Ikiru is another existential look at the struggle of a man gripped in a desperate search for purpose in his life. When he discovers that he is dying of stomach cancer, he quits his thirty year career to seek purpose in his final year of life. He realizes that he is completely alone in this with a dead wife and no contact with other family. He decides to break from his normally wholesome routines and drink his way toward death in the bar scenes where he meets a dark character who leads him on a dark tour of bar room under-life of the city. As he tires of this pointless charade, Shimura seeks solace in the company of a young girl who helps take his mind off of the looming shadow of death.
Sylvia (Gwyneth Paltrow) was a talented writer and former child prodigy. After the profoundly disruptive death of her father, she studied at college, and while she was a great student extreme depression began to rear it’s head and take root in her mind. In spite of this and even bouts with suicide attempts she is granted a Fulbright Scholarship to study at Cambridge. While in Great Britain, she meets Ted (Daniel Craig), who is a respected author and the two eventually married. However, marriage, family, and career success failed to bring her happiness, and she became increasingly infatuated with death. Later, when Hughes leaves her for another woman, her depression spirals into much deeper, more disturbing and eventually inescapable reality.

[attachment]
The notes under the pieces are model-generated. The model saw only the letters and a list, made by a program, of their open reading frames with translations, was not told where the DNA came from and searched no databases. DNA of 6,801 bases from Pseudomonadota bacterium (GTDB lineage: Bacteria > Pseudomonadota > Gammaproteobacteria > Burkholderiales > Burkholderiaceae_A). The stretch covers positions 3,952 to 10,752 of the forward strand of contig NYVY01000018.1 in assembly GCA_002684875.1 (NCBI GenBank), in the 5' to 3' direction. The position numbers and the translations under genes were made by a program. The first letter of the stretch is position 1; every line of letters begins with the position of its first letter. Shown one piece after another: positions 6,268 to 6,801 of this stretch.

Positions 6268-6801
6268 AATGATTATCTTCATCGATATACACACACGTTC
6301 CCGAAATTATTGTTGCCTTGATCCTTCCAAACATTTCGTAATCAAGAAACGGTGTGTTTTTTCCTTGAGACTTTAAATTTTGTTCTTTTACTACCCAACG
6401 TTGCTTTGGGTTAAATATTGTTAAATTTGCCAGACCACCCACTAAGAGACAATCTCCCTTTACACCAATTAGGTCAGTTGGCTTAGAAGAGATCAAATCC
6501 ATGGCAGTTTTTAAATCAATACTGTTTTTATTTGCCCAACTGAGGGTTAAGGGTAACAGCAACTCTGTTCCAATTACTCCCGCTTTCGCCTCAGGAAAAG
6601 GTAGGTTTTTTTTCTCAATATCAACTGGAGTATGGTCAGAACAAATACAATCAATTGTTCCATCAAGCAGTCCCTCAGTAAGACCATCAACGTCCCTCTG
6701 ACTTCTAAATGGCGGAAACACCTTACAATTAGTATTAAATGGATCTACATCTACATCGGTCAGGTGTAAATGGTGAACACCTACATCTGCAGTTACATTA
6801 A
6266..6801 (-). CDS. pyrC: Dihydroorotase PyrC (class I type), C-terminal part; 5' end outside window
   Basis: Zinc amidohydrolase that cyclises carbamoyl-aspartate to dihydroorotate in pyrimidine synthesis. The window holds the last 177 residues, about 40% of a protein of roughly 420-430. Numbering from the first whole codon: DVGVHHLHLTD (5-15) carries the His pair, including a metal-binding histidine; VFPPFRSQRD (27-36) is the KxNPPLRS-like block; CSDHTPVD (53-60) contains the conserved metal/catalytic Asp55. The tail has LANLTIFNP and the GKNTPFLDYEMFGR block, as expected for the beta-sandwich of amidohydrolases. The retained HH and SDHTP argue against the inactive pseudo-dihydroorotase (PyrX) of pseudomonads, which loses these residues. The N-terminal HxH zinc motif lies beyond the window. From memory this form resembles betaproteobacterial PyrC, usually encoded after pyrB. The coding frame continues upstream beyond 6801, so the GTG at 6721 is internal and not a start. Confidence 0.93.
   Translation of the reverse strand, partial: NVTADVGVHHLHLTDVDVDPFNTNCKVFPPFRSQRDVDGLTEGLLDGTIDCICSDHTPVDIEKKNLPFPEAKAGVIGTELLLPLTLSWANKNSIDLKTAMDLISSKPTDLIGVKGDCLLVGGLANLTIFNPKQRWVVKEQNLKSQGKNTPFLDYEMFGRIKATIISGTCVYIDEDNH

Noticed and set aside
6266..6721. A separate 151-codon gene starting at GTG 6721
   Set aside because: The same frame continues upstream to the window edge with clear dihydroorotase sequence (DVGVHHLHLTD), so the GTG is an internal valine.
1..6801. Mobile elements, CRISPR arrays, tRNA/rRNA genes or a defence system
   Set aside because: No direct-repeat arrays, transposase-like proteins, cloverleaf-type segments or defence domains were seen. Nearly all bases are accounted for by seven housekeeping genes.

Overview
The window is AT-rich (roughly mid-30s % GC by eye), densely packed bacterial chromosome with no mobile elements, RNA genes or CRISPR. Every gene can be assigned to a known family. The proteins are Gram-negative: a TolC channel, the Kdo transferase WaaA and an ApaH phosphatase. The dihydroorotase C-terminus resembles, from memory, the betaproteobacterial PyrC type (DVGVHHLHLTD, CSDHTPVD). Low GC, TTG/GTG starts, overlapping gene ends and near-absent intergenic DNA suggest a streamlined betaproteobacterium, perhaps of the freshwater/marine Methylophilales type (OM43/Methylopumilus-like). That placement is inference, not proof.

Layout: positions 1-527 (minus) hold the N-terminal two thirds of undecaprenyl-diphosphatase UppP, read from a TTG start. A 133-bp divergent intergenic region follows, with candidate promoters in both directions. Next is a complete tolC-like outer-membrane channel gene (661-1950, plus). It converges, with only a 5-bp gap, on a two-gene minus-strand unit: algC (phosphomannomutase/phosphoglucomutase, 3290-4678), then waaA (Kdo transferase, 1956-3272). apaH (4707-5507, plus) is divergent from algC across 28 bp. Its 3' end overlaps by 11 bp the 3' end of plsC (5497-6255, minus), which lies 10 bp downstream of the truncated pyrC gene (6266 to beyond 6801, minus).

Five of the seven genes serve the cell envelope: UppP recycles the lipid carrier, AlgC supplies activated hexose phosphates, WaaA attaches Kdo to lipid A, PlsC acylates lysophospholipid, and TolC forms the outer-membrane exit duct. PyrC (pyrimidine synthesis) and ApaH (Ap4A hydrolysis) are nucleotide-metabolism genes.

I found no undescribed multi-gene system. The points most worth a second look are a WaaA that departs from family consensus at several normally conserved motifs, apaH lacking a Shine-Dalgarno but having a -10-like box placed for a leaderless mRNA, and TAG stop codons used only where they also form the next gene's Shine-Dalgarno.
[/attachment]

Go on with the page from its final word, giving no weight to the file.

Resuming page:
Our main character is a smart, beautiful, music teacher in her 40’s with a happy marriage and a good relationship with her teenage daughter. Suddenly and without and obvious precursor, she slips into depression and seems to have lost her grip on her sanity.
She has insomnia and can’t seem to concentrate. She’s has bouts of panic attacks and extreme fear of public places and eventually progresses toward suicide attempts.
The condition was not a natural result or reaction to a stimulus like we tend to think of when depression ensues. Instead, this film portrays the depression as an illness and in reality it does not have to be set of by some unexpected tragedy. In life, and in this film the focus quickly becomes how to deal with it and treat it..
Three women, living in totally different time periods are linked together by enduring similar crises, and sharing a single work of literature in this film based on the Pulitzer Prize-winning novel by Michael Cunningham. Virginia Woolf (Nicole Kidman) is working on her novel Mrs. Dalloway, in which she describes the life of a troubled woman. But Virginia has her own problems with depression and suicide. In 1951, Laura Brown (Julianne Moore) is a housewife in L.A., where she lives with her husband and son. Laura is reading the same novel, Mrs. Dalloway and realizes the similarities it has with her own problems. Later, in 2000, Clarissa Vaughn (Meryl Streep) is an editor who is taking care of a man, who is slowly losing his fight with HIV and notes the similarities in her own struggles.